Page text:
Did he know E.T.A. Hoffmann?

I remember, when I first read 'PULP'. the strangeness of the alien- and Lady-Death-topic reminded me a bit of the German romantic writer E.T.A. Hoffmann.
This goes even more for the classic doppelganger-motif in 'THE OTHER', which to my knowledge he had written around the same time as 'Pulp'.
But I didn't really believe, that Bukowski had actually read Hoffmann. It's not his sort of literature.

Today I found a poem in 'ON LOVE' ('we get along', p.140f), where he's talking about his "machine", obviously meaning his beloved typer, at the end reveiling, that it's an 'Olympia', by telling, that's "her"[!] "name"[!].

This is definitely a nod to Hoffmann's story 'THE SANDMAN', where there is an artificial girl, a machine, named Olympia.

(He would not neccessarily need to have read the story itself. Given his love for classical music, he could as well have heared about the idea from the opera 'Les Contes d’Hoffmann' by Jacques Offenbach on the radio.)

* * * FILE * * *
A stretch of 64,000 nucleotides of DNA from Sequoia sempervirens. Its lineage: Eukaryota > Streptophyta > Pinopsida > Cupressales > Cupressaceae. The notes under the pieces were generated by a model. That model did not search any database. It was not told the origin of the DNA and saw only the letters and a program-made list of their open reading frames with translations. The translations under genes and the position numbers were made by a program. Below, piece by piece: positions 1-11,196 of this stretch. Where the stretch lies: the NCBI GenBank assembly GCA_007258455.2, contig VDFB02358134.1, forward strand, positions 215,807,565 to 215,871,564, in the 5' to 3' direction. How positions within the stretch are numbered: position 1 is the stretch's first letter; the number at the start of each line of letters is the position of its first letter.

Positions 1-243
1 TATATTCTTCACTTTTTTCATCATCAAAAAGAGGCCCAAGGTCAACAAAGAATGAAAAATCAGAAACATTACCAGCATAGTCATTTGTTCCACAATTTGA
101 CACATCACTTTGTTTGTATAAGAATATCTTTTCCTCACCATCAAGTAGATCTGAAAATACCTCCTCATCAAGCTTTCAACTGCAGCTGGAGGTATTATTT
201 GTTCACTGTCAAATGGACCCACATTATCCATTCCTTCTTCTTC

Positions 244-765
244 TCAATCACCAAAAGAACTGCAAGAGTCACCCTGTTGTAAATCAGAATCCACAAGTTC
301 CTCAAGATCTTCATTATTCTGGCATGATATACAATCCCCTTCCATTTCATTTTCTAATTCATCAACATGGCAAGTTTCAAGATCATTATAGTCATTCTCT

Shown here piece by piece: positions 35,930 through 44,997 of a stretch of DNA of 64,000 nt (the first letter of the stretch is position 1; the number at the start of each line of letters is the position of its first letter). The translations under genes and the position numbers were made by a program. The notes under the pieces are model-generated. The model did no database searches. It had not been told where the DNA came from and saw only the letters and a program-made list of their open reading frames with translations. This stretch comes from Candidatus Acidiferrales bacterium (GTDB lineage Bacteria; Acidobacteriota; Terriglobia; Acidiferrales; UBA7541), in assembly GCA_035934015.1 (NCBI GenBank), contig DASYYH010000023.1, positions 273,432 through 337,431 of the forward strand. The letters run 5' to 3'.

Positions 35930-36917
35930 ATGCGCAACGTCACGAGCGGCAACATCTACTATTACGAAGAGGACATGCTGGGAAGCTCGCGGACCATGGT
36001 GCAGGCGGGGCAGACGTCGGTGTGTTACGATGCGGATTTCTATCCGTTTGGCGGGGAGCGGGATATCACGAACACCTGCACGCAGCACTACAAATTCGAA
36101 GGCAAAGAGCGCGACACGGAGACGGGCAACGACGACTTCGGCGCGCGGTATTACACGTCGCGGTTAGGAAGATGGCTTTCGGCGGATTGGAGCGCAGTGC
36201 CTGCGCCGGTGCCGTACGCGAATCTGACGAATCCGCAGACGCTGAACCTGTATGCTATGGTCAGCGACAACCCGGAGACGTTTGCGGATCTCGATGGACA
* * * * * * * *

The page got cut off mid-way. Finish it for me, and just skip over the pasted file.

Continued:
Now I seriously wonder, if we have any evidence from letters, interviews, works, etc that Bukowski did know about Hoffmann and maybe had read him.

According to our database, he last used his Olympia in 1983. Maybe cirerita can confirm or deny this as the date of the manuscript in 'On Love'.
Do we have an exact date for 'The Other'? David?
Roni, when I read this your reference to Hoffmann rang a bell and I vaguely remembered I had looked this up at one point and eureka I actually wrote about this in my Buk biography. Here it is--in reference to the story "Murder" or "The Blanket" and the idea of "Tuecke des Objekts"...See second paragraph, p. 68.


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